Because of the enormous size of the Internet however, smaller businesses will have to strategically plan their marketing for it to be effective. Traditional methods of marketing are generally used by the larger corporations because of their larger budgets. Ad space for instance, on popular websites can be quite expensive and out of reach for small businesses. "Free" advertising is plentiful on the internet with such resources as: banner exchanges in which you allow banner content advertising to be displayed on your site in exchange for the promise of another site displaying your content, e-mail broadcasts in which an advertising message is broadcast via email to members on a rented list, and search engine listings in which the address of your site is listed in a directory on the internet. With so many companies utilizing these "free" ads, it is easy for your companyís visibility to get lost in the vast sea of information. There is also no easy way to track and target consumers to your site or for consumers to find your site by these methods, unless you opt to purchase advertising to get your site optimal view. Small businesses will find that they will have to be unique in their industry and find a niche to stand out in the crowd. Once accomplished, the benefit is great since the interactive marketplace is a highly personalized one. Every consumerís experience can be unique due to this one-on-one marketplace. Therefore, it is essential that the design and maintenance of the business site not only be informative and comprehensive, but uniquely attractive in its field, which will ultimately lead to customer retention. We will explore this necessity later in the paper, but first we need to understand our industry of choice, the travel industry, and the role of the travel agent.
The travel agent has always been an integral part of the travel industry and to explore what the small business agent will need to do to survive on the web, we must understand what a travel agent is. The Merriam Webster Dictionary defines "travel" as (1b) a journey especially to a distant or unfamiliar place and an "agent" as (4) one who is authorized to act for or in the place of another as c) a business representative. It defines "travel agent" as a person engaged in selling and arranging transportation, tours, or trips for travelers. Basically, a travel agent will act as a representative for travel suppliers and operators such as airlines, cruise lines, and vacation package wholesalers.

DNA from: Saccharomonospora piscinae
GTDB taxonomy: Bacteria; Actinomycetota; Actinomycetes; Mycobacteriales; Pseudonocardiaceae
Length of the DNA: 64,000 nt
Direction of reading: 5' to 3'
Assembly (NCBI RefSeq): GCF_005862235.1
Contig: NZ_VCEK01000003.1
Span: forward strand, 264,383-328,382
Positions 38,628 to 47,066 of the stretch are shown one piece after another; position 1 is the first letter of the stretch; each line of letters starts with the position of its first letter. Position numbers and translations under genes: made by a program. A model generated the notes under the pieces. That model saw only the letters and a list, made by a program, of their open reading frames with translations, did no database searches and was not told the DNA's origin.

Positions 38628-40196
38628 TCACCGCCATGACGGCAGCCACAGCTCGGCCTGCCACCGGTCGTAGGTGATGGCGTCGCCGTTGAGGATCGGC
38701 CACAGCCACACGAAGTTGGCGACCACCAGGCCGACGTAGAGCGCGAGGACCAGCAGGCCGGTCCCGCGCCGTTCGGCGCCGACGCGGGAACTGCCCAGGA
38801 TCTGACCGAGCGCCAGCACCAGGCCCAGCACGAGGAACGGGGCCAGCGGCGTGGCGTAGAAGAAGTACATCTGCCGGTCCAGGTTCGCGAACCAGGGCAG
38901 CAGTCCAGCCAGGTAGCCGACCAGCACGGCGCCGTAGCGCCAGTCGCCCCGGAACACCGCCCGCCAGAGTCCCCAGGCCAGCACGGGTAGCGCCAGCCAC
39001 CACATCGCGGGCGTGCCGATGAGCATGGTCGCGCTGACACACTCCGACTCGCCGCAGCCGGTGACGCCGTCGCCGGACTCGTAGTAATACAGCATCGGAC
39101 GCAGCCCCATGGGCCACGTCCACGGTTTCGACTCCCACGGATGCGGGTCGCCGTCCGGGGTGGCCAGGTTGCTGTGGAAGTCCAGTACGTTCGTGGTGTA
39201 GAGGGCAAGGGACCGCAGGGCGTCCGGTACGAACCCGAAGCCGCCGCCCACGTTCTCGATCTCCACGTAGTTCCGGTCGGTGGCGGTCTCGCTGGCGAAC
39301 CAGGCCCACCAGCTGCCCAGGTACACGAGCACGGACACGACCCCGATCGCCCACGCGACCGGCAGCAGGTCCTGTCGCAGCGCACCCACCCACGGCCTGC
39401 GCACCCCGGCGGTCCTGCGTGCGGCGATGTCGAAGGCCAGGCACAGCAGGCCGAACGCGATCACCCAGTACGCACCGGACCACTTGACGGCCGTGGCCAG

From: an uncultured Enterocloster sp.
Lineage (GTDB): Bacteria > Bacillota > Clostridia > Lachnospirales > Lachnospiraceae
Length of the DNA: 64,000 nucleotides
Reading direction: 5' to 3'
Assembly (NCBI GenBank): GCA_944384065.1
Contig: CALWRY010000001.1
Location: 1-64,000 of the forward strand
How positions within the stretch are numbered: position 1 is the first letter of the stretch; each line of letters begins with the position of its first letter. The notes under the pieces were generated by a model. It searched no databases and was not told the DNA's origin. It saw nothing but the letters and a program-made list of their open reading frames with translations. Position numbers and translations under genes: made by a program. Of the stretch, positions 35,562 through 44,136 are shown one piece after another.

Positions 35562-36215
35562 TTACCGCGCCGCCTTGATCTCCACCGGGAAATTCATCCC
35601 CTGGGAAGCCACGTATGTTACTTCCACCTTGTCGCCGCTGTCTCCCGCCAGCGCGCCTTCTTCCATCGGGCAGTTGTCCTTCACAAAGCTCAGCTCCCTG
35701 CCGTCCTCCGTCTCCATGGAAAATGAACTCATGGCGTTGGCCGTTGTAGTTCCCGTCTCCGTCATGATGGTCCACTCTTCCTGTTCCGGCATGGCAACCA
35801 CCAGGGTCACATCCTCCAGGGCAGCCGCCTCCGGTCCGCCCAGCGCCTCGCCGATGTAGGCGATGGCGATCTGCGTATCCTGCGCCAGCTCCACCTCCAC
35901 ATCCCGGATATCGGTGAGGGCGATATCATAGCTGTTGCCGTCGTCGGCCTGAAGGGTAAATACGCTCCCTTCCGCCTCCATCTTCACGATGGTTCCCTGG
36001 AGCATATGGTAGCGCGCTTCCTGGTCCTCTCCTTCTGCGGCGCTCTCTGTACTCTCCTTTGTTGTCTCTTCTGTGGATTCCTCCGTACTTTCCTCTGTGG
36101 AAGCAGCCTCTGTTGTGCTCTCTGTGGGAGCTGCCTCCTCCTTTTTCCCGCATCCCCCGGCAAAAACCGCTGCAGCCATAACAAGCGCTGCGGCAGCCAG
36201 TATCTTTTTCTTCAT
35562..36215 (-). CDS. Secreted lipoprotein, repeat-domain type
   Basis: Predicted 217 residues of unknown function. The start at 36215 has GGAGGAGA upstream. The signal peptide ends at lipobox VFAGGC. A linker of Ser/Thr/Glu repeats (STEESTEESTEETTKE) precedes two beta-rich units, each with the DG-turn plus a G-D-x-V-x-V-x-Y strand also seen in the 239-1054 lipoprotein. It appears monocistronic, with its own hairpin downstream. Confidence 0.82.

As demand for travel grew and needs changed, travel agents became more than just product representatives, but a source of knowledge and advice for the traveler. Customers will look to the agent for suggestions and information to help plan their trips. The agent possessing extensive knowledge in products and destinations and is able to qualify their clients for appropriate vacations can provide a valuable service for the consumer who does not possess these skills. Many different types of agents and agencies exist. The traditional agency type is the "full service" storefront agency, but lately, more agents are establishing home based, cruise oriented agencies for practical reasons. The main reasons being that when establishing a full service agency that deals with all travel components, including selling and printing of airline tickets, an Airline Reporting Corporation (ARC) appointment is necessary. ARC is the company that governs all domestic (and international in conjunction with IATA (International Air Transport Association)) ticket selling, printing and compensation for the airlines. For an agency to be appointed with ARC, requirements must be met (www.arccorp.com):
These requirements can make it difficult for some small agencies to engage in full service transactions and will move them to pursue alternative agency structures. Such alternatives are cruise-oriented agencies, home-based agencies, or both. The requirements for these agencies are much less stringent: